How to Treat Dehydration in Dogs
Severely dehydrated dogs must get immediate veterinary care, especially when they have begun showing signs of shock, like heat stroke and collapsing. Thee vet must rehydrate them with intravenous fluid.
For mild to medium dehydration, you can start slowly by offering a sip of water, ice, and electrolyte replacement solution. Too much water too soon can cause vomiting and make dehydration worse. If your dog is vomiting, try offering the electrolyte solution first.
Even if moderate dehydration is suspected, contact your veterinarian for comprehensive support and instructions on how to rehydrate your dog. They can better help you determine if you need to bring your dog in to be hospitalized.
How to Prevent Dehydration in Dogs
Preventing dehydration is quite simple. Here are some things you can do daily.
- Dogs drink a lot of water, so be sure to offer plenty of fluids like clean, freshwater, and make sure their bowl is always full.
- When out with your dog on walks or at the park, be sure to have water handy for them to drink. Make sure they don’t drink too quickly, by offering a little bit at a time, especially after they’ve done strenuous exercise.
- Keep your dog up to date on vaccines, exercise them regularly, and avoid places or situations where you could expose your dog to illnesses. We can’t always avoid them getting sick, but we can try our best to keep them as healthy as possible.
- Adding wet or canned food to their diet, especially during the warmer months, can help up their water intake. A moister, more balanced diet can keep them hydrated.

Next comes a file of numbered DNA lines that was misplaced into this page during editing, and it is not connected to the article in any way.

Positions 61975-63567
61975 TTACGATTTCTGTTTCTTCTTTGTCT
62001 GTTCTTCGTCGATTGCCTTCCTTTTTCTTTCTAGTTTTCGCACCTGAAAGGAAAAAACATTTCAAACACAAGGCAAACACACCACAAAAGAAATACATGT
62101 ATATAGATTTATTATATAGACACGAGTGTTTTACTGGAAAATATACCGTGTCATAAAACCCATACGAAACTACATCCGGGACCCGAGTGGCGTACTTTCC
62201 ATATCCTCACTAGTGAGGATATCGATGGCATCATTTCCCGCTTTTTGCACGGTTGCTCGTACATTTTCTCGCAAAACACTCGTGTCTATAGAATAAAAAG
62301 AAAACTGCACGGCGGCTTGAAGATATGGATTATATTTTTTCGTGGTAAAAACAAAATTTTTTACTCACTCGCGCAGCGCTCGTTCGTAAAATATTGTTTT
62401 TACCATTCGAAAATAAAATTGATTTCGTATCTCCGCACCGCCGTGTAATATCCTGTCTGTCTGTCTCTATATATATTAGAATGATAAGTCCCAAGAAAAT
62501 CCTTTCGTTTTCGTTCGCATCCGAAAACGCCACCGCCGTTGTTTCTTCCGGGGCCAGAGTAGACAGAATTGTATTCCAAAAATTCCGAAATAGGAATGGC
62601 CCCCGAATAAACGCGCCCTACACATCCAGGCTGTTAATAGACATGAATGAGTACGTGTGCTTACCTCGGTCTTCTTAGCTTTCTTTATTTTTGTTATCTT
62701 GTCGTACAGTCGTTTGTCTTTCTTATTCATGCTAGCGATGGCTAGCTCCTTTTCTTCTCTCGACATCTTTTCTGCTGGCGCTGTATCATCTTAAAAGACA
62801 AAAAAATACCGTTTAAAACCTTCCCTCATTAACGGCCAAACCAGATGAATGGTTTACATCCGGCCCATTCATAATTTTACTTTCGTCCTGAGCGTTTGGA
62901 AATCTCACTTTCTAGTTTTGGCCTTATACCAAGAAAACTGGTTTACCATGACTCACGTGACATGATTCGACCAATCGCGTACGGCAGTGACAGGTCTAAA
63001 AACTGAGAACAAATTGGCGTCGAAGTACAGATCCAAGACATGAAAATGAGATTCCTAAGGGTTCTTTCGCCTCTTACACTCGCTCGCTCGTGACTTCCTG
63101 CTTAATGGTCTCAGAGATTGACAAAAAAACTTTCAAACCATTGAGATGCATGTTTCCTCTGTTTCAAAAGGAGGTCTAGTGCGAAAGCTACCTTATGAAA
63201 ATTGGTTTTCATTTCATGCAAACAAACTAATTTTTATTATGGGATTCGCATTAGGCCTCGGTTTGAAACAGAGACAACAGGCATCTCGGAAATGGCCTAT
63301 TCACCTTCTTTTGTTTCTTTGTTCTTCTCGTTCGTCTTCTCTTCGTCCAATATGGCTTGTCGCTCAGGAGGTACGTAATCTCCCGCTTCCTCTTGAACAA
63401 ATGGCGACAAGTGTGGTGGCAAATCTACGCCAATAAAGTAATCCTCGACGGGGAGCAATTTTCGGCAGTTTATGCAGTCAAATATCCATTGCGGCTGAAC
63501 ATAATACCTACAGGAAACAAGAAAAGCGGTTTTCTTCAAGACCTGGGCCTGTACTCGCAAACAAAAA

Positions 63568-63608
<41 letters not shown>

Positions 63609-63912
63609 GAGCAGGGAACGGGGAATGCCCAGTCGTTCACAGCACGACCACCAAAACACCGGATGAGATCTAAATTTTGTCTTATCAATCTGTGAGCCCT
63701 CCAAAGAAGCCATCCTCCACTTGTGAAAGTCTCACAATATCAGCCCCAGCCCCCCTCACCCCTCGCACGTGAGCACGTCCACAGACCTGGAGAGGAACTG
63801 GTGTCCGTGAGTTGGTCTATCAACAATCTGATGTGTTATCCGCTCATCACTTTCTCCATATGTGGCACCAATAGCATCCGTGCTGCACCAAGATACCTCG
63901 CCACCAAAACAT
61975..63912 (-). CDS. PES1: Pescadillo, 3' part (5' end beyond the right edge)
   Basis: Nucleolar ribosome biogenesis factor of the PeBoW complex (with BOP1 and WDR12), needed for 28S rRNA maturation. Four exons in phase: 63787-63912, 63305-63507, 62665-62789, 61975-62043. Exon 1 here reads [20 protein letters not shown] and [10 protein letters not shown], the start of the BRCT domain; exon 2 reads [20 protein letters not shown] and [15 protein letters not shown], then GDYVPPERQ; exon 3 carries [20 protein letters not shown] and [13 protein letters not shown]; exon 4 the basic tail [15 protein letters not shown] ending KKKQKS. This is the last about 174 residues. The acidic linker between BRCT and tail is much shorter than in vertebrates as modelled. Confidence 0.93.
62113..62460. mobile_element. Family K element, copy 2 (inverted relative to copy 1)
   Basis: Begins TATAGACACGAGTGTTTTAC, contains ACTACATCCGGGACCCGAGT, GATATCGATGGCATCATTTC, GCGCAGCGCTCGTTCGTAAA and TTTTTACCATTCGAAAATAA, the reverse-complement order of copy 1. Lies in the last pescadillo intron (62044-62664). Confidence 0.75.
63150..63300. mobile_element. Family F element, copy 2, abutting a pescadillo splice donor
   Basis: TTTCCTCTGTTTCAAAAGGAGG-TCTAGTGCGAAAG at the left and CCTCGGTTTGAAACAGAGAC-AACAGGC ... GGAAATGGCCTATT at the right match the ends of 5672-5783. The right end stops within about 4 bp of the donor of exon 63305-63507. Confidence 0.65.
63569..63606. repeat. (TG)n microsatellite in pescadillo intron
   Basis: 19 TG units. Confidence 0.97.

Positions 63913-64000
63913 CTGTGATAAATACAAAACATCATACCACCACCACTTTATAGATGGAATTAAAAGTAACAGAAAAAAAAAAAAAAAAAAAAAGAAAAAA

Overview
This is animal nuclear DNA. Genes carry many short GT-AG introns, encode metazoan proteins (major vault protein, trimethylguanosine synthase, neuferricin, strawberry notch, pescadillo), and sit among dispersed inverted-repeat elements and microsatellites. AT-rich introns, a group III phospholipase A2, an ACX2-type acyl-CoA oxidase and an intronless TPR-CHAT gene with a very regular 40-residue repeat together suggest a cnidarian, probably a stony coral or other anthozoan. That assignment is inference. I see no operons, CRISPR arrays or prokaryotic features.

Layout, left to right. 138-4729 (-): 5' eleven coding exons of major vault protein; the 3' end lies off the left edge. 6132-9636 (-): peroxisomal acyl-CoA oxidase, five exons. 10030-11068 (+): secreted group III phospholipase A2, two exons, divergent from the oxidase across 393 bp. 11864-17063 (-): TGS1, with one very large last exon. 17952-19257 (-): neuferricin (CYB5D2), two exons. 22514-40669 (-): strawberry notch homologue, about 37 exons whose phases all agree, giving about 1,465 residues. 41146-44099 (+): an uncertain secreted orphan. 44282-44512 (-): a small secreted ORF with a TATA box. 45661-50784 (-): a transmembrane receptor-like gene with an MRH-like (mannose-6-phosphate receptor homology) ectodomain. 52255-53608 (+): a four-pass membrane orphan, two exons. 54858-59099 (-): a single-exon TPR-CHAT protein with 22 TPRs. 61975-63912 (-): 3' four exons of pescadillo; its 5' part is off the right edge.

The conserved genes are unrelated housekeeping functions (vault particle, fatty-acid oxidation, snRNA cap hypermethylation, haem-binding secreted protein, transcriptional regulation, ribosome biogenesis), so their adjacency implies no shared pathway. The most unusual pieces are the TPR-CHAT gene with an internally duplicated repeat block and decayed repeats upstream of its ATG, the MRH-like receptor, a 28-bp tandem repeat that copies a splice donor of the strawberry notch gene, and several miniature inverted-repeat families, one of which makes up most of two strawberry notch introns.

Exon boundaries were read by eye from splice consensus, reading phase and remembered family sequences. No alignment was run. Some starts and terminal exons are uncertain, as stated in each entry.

- 10 Best Wet Dog Food Brands to Keep Your Pup Hydrated - This review of 10 of the best wet dog food brands to buy for your pooch features information on the food's ingredients, price range, pros, cons, and more.
How Much Water is Enough?
Pets WebMD suggests your dog should get one ounce of water per pound a day at the very least. So, a 20-pound dog must get a minimum of 20 ounces daily. That’s 2 ½ cups per day. To make things even easier, make sure that the water bowl is full no matter what with fresh, clean water at any time of the day.
People might view dog dehydration as a common occurrence. Where I live, temperatures can easily reach the 100s during the summer months, so keeping our dogs hydrated is a top priority. We’ve even bought them their own water dispenser with bowl included.
If your dog ever does become dehydrated, even mildly, you must take it very seriously, especially when they begin to exhibit signs and symptoms. Prevention is key, but if the unthinkable should occur, contact your veterinarian immediately. Even if dehydration may seem mild, they can help you determine the cause, how severe the dehydration is, and the best course of treatment for your dog.
Every dog is different, so make sure you know yours well. Noticing even the slightest behavior change can make a huge difference.
I am a dog lover, foster, and rescuer. I GREW UP PICKING UP DOGS FROM THE STREETS IN EL PASO, Texas and finding loving homes for them. When I moved to San Antonio, Texas I was shocked at how bad the stray dog population was here and how dogs were not only homeless, but taken to the shelter and euthanized. I became a dog foster mom and quickly adopted my first three dogs: Brobee, Molly and Panini.Read more »